The U.S. labor secretary visited the Los Angeles and Long Beach ports Tuesday to survey the backlog of shipping containers, meeting with local politicians and union officials in what appears to be a push for President Joe Biden’s “Build Back Better” agenda.

“I saw crane operators taking the goods off the ship, I saw truck drivers driving the goods out of the yard, and I’ve seen a lot of work happening here,” Secretary Marty Walsh said in a news conference Tuesday. “This is a very complicated operation that’s behind me here, and I think we’re seeing a lot of good progress happening.”


Ports are reporting a 37% decrease in cargo containers lingering at docks after the cities threatened to start initiating fines of $100 a day. Many containers had been languishing on the docks for weeks, contributing to a congestion problem that prohibited speedy removal, port officials said.

But the crisis is still far from over as 77 ships are anchored off the coast. Although the total is down from the last few months, when it topped 100, another 35 vessels will be arriving in the next few days, according to the Marine Exchange of Southern California, which monitors the traffic.

“I don’t think there’s ever a normal in the supply chain, I think it’s always been ups and downs, “Walsh told NBC News.

Walsh’s visit came on the heels of a video conference between Transportation Secretary Pete Buttigieg and Los Angeles Port Executive Director Gene Seroka on Nov. 16. The pair talked about infrastructure.

“It’s nothing but public relations so all the local politicians can bask in the glow of the big boys and make it seem like they are doing something about the problem,” veteran union labor consultant Jim Tessier said about the Walsh event. “The whole point of this is to make the administration look good, there is no other explanation for it.”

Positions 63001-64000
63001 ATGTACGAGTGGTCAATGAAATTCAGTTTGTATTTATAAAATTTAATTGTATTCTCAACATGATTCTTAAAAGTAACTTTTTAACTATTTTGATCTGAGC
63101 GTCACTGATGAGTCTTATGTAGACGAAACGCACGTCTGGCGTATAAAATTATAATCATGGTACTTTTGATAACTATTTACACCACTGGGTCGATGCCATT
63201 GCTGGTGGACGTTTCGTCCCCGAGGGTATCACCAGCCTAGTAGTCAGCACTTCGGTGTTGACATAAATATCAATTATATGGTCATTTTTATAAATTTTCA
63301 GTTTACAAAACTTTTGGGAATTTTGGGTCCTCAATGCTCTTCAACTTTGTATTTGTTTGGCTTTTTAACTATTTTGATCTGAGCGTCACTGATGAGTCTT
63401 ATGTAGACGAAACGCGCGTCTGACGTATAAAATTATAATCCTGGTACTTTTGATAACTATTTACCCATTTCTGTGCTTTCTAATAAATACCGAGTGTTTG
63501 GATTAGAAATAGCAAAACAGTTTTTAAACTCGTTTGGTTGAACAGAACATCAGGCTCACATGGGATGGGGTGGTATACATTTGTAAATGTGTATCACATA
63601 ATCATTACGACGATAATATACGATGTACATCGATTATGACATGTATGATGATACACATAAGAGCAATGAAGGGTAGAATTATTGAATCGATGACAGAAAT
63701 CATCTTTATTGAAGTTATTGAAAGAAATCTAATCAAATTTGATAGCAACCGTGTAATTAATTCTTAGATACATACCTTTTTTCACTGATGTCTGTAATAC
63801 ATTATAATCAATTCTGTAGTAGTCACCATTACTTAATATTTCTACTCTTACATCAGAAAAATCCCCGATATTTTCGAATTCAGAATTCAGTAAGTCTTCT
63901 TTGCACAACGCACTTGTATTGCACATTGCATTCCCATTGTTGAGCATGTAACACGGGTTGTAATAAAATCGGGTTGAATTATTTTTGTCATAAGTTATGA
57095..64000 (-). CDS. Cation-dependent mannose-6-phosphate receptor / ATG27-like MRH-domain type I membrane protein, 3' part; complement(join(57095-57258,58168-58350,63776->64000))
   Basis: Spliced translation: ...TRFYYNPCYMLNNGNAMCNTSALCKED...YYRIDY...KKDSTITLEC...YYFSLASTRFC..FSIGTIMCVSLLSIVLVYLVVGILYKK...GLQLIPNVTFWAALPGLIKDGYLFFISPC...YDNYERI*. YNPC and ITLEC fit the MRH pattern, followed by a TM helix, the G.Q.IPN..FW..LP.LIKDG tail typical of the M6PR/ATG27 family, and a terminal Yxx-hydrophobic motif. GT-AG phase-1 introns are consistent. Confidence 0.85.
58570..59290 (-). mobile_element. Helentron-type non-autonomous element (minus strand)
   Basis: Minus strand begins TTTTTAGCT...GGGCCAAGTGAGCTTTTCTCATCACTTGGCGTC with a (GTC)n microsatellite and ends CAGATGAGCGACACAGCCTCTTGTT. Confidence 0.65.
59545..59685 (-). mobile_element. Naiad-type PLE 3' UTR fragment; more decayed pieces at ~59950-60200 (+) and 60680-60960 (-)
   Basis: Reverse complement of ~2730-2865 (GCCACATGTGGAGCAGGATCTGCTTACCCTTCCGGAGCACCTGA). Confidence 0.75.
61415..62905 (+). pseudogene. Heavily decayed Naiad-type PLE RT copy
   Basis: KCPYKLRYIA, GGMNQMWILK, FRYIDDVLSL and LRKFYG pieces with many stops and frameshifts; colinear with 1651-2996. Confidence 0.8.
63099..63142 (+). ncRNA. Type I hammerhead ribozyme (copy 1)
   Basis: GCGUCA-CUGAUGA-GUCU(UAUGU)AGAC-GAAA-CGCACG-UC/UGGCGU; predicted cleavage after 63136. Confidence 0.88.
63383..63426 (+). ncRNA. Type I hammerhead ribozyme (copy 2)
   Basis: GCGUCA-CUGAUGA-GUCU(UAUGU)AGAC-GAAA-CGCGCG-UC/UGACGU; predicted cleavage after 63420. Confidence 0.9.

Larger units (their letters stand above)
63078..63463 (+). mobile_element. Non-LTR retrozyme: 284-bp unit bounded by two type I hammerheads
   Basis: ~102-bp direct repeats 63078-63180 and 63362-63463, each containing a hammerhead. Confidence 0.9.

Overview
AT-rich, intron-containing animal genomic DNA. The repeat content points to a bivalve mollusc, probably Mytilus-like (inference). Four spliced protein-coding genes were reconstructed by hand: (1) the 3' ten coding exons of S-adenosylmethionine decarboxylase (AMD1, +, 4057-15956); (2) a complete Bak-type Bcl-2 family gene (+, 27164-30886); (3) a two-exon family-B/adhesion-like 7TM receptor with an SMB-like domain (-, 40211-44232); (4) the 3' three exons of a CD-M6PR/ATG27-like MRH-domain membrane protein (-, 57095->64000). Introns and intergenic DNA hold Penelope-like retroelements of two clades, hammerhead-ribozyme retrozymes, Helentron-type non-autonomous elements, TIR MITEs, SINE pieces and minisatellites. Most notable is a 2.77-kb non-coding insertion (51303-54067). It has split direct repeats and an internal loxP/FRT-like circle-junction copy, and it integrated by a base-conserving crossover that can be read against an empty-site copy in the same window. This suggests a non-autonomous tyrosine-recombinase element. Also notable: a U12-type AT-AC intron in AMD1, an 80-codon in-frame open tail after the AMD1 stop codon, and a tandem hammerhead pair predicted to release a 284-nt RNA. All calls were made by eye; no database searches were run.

Tessier told the Washington Examiner that Walsh has “nothing to do with the supply chain matrix” and there is no need to discuss next year’s longshoreman contract because the workers “already have everything they need.” The contract covering approximately 22,000 West Coast dockworkers expires in July. The last round of talks in 2014 and 2015 was contentious and led to temporary port shutdowns.

Democratic Rep. Nanette Barragan was part of the tour and touted Biden’s plan.


"Now that Congress passed the Biden-Harris administration's Infrastructure and Jobs Act and it's been signed into law, we're going to see historic investments to modernize our ports, invest in rail, and restore our ability to move goods and supplies as quickly as possible,” she told Spectrum News Tuesday.